My father died June 13, 2005. He was in the military and did some pretty extraordinary things ... but for the last six years, his ribbons and pins and awards and paperwork have all been stored in two tubs in my closet.
Not that I didn't care or wasn't interested. I just ... "compartmentalized" it. His things were safe in my closet. I knew they were there. I knew they would continue to be there until I was ready to look through everything. Well, today I remembered why I stored everything away for so long ... it just hurts too much to dig into it.
A little back story ... my Dad was pretty amazing. My biggest regret in life (so far) is that I didn't spend more time just talking to him. A thousand times I called the house ... a thousand times he answered ... and nine hundred and ninety nine times I asked to talk to Mom. It wasn't until he had his massive heart attack that we connected ... and then I only had eight months to do a lifetime worth of catching up. Not nearly long enough.
I can tell you want I know about him. He and his parents didn't get along. Around eighteen, he "ran off" and joined the Marine Corps. You'd think my grandparents would've been proud of everything their son accomplished ... and he accomplished a lot ... but they weren't. They were resentful that he'd left their small, rural town ... and even when he moved back years later, they still held it against him.
He was enlisted ... retired as a Master Sargent ... went to Viet Nam ... earned his wings ... was part of some Agent Orange crew ... came back home and got Yankee White clearance ... was selected to work on Marine One ... and managed, during all this, to have a spectacular little girl.
Fast forward. A couple weeks ago, I got a wild hair and decided to dig out those tubs and find out what was in them. I have all this paperwork ... his original acceptance to the Marines ... his separation papers ... his honorable discharge ... a certificate signed by the president for his service ... all sorts of things I need to read. I have three different "yearbooks" ... two that look like they're from his boot camp and one that appears to be ... as crazy as it sounds ... a yearbook from Viet Nam. I had to put them all away ... it was too emotional to see where he'd marked out or made notes next to the soldiers he was friends with ... and the ones who had died.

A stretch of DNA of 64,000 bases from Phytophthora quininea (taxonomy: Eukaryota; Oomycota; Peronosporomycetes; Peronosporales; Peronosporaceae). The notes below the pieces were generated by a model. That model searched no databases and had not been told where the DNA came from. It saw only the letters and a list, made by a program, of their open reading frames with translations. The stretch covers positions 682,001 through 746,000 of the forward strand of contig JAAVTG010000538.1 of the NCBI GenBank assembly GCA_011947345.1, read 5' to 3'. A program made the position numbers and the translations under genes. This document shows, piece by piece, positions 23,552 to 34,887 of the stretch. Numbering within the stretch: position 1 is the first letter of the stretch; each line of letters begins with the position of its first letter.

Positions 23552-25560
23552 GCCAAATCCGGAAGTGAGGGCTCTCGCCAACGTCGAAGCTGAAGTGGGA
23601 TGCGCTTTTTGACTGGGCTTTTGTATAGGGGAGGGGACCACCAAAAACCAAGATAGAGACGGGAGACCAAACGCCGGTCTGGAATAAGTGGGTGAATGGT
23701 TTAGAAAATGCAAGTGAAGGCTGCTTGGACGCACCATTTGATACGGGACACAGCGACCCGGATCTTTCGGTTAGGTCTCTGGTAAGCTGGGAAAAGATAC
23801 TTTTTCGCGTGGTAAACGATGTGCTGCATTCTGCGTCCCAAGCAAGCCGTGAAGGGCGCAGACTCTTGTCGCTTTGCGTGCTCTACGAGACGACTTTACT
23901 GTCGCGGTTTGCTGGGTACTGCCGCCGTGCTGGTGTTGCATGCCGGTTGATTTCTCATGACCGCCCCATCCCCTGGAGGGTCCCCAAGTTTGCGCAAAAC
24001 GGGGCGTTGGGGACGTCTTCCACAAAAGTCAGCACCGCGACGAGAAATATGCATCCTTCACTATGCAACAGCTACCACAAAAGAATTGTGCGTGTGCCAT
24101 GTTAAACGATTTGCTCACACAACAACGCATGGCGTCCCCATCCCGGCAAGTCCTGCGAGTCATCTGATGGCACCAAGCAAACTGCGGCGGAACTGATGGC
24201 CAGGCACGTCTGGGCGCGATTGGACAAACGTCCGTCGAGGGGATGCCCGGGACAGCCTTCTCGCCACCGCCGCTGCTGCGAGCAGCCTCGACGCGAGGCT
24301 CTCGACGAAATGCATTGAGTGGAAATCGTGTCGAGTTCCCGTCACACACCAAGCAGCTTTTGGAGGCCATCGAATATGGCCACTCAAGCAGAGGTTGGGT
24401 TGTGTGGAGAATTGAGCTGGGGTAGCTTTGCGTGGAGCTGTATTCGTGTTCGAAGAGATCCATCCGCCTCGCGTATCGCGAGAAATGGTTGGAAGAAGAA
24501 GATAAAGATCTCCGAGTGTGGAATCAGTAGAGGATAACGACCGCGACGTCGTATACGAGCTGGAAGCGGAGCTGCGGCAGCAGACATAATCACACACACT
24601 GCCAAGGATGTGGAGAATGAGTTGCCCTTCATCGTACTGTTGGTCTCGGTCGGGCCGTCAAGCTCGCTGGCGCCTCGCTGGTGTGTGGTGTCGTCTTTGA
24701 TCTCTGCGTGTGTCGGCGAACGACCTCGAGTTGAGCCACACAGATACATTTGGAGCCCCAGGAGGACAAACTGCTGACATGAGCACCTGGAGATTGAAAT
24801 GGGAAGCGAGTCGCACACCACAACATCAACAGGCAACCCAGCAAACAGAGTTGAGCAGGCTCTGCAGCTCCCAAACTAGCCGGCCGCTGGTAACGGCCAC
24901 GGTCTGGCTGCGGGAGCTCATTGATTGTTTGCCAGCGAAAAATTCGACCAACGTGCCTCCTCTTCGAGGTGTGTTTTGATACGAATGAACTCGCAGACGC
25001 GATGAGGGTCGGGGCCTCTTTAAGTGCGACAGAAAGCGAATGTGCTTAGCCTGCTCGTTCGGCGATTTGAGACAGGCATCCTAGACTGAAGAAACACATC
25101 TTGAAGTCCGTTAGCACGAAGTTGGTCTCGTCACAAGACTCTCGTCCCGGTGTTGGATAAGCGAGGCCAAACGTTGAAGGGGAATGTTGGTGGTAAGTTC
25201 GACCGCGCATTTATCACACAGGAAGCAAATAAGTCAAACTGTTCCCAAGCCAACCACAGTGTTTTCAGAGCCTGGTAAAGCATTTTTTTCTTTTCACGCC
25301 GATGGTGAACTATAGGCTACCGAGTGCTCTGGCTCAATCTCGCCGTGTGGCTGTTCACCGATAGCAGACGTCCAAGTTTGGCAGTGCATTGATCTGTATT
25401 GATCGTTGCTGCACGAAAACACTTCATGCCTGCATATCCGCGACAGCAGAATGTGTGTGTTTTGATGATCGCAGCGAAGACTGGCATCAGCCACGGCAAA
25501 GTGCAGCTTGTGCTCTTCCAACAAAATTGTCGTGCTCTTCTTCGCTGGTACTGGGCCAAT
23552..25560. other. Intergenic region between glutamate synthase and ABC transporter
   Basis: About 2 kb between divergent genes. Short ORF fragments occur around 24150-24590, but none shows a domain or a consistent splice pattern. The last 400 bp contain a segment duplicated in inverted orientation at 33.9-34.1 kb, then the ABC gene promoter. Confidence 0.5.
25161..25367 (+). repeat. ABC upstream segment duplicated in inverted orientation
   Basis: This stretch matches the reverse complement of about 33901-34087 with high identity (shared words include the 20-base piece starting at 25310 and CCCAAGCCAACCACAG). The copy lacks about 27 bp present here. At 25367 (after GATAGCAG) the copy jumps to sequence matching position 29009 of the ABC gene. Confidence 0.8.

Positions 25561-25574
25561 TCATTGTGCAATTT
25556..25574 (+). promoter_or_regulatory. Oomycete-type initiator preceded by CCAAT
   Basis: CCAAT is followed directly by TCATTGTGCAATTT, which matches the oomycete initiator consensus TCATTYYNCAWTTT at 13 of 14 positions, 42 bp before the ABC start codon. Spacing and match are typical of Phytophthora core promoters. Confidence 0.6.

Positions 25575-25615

I have a beautiful shadow box ... and I'm working on filling it with some mementos ... things from Marine One like a pen, a tie clip, and a cigarette box (yes, they had cigarette boxes stamped with the presidential seal ... crazy, eh?) Plus I have Dad's dog tags, his ribbons, his insignia ... a couple of photos ... all the standard things you would put in a shadowbox. Everything but his wings.
When he left me his truck, I put his wings on the sun visor. At any moment, I could look up and feel like he was with me. I know I took them out of the truck when we traded it in ... but now I can't find them. So, I'm looking online ... trying to find out how to replace them. And it's too much to bear. Looking up all the information ... finding out how to contact the Bureau of Naval Personnel to request his records and replacement medals ... it's all too much.
Part of it is the overwhelming guilt that I lost his wings in the first place. Part of it is the overwhelming sadness that I didn't get to ask him more questions. He has an Agent Orange pin that says "Sprayed and Betrayed" ... did the Marines give him that? I can't believe they would admit to having betrayed their soldiers by exposing them to toxic chemicals ... but if he didn't get it from them, where did it come from? And all those ribbons ... he could've told me what each one meant. But I didn't ask. I can honestly say that I thought I had more time ... but so what? Everyone thinks that.
I'm stuck in a loop ... asking the question "Who can I talk to about this item?" and knowing the answer "There's no one left ... I waited too long." At this point, all I can do is write the appropriate agency, send them the death certificate and the required information, and see what they send back. According to the website, it takes up to a year to receive anything from this type of request ... so once I complete everything, I'll have a year to wait. But at this point, what's a year? I've already waited forty two ...
And if the day won't last
And if your way should falter
Along this stony pass
It's just a moment
This time will pass
U2 - Stuck in a Moment